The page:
Defendants moved pursuant to Rule 12(b)(6) of the Federal Rules of Civil Procedure to dismiss the complaint for failure to state a claim for which relief can be granted. At a hearing on the motion, the district court dismissed plaintiffs' Fifth Amendment claim, finding it premature, and dismissed plaintiffs' substantive due process claims as not cognizable because the rights in question were already explicitly protected by other provisions of the Constitution, citing Albright v. Oliver, 510 U.S. 266, 114 S.Ct. 807, 127 L.Ed.2d 114 (1994) (plurality opinion). The court then declined to exercise supplemental jurisdiction over plaintiffs' state law inverse condemnation claim, finding that New York courts were better situated to adjudicate it.
The parties proceeded to discovery, and, in due course, defendants moved for summary judgment. The court granted summary judgment for defendants on all remaining claims. Finding that there was competent evidence allowing Village officials to believe that an emergency existed and that nothing in the record indicated that this decision was abusive or arbitrary, the court ruled that there had been no procedural due process violation and no Fourth Amendment violation. Moreover, the court ruled that even if its determination that there had been no constitutional violation were mistaken, the individual defendants were entitled to qualified immunity, while liability on behalf of the Village itself was precluded by the fact that the decision to demolish the building was not the product of any municipal custom or policy.
On appeal, plaintiffs contest the district court's grant of summary judgment for the defendants, claiming that both their procedural due process and Fourth Amendment rights were violated. They also challenge the district court's determinations concerning qualified immunity and municipal liability. Finally, plaintiffs claim that it was an error for the district court to decline supplemental jurisdiction over their state law claim.
I. Standard of Review
We review an award of summary judgment de novo, “construing the evidence in the light most favorable to the non-moving party and drawing all reasonable inferences in its favor.” SCR Joint Venture L.P. v. Warshawsky, 559 F.3d 133, 137 (2d Cir.2009). Summary judgment may be granted only “if the pleadings, the discovery and disclosure materials on file, and any affidavits show that there is no genuine issue as to any material fact and that the movant is entitled to judgment as a matter of law.” Fed.R.Civ.P. 56(c). “An issue of fact is genuine if the evidence is such that a reasonable jury could return a verdict for the nonmoving party. A fact is material if it might affect the outcome of the suit under the governing law.” SCR Joint Venture, 559 F.3d at 137.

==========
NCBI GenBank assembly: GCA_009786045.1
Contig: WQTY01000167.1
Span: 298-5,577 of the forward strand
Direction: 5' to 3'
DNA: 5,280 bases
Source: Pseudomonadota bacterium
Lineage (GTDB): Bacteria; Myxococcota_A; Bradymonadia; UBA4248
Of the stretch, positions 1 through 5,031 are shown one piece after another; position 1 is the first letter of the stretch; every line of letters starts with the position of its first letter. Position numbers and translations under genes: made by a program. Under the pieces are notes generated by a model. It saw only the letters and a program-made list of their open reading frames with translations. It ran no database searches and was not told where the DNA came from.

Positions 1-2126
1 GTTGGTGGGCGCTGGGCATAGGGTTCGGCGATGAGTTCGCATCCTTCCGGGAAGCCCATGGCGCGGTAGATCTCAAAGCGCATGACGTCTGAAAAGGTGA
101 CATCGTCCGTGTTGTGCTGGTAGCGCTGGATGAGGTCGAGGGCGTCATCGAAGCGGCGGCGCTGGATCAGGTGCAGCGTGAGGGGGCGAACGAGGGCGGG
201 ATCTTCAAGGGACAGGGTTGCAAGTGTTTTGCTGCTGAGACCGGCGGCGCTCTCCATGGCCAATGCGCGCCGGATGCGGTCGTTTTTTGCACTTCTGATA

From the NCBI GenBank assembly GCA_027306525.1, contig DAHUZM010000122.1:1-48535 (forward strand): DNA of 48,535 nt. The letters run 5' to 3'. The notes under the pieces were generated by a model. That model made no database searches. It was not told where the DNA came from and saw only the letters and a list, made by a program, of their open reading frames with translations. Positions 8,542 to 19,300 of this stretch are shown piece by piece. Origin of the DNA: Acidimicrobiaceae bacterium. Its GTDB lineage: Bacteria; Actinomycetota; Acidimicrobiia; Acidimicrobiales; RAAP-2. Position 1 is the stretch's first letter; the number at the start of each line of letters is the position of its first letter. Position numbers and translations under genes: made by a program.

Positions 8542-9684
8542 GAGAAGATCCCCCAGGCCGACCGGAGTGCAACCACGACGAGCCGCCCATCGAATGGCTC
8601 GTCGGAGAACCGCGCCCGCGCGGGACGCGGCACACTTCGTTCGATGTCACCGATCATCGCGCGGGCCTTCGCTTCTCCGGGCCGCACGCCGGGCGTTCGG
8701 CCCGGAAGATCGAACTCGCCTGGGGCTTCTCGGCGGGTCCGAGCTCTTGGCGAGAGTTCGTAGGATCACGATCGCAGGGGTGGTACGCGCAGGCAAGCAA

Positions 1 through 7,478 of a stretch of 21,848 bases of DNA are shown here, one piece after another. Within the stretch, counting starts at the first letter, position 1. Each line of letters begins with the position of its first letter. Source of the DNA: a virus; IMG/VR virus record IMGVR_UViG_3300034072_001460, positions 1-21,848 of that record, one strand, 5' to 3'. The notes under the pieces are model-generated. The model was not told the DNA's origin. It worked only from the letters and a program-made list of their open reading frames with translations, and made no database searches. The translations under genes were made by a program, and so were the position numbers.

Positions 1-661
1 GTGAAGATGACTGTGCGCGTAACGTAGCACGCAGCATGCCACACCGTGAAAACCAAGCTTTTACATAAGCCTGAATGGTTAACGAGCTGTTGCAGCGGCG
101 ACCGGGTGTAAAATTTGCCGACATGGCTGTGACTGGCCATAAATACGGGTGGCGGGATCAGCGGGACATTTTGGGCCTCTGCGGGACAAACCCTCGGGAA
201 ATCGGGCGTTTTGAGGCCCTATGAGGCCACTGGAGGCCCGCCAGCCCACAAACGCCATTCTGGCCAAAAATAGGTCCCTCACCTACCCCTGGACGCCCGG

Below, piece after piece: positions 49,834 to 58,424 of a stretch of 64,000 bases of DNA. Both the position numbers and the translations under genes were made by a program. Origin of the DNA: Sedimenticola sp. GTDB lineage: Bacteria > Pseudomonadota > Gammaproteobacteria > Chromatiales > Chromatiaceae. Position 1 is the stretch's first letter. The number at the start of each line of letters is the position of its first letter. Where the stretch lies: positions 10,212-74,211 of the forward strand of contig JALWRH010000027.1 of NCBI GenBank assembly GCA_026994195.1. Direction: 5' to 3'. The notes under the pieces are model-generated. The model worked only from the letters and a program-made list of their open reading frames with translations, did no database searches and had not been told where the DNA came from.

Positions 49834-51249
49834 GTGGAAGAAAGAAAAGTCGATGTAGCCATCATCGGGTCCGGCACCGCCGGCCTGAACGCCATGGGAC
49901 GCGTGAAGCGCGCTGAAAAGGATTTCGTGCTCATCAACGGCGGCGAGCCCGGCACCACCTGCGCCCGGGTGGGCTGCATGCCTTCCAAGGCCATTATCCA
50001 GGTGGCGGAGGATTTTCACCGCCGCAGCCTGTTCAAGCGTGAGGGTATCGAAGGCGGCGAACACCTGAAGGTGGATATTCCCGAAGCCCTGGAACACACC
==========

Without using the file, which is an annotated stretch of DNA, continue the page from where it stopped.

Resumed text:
We review a district court's decision to decline supplemental jurisdiction over pendent state law claims for abuse of discretion. See, e.g., Purgess v. Sharrock, 33 F.3d 134, 138 (2d Cir.1994).
Plaintiffs' principal claim is that by tearing down the Hotel Holland without providing any form of hearing beforehand, defendants deprived them of their property without due process of law in violation of the Fourteenth Amendment.
The Fourteenth Amendment prohibits a state from “depriv[ing] any person of life, liberty, or property, without due process of law․” U.S. Const. amend. XIV, § 1. Due process requires that before state actors deprive a person of her property, they offer her a meaningful opportunity to be heard. See Armstrong v. Manzo, 380 U.S. 545, 552, 85 S.Ct. 1187, 14 L.Ed.2d 62 (1965). The Supreme Court has held, however, that in emergency situations a state may satisfy the requirements of procedural due process merely by making available “some meaningful means by which to assess the propriety of the State's action at some time after the initial taking.” Parratt v. Taylor, 451 U.S. 527, 539, 101 S.Ct. 1908, 68 L.Ed.2d 420 (1981). Where there is an emergency requiring quick action and where meaningful pre-deprivation process would be impractical, the government is relieved of its usual obligation to provide a hearing, as long as there is an adequate procedure in place to assess the propriety of the deprivation afterwards. Id. Plaintiffs assert that the district court's grant of summary judgment for the defendants was in error because they had produced evidence sufficient to create an issue of material fact regarding both whether there was a genuine emergency and whether a pre-deprivation hearing would have been practicable.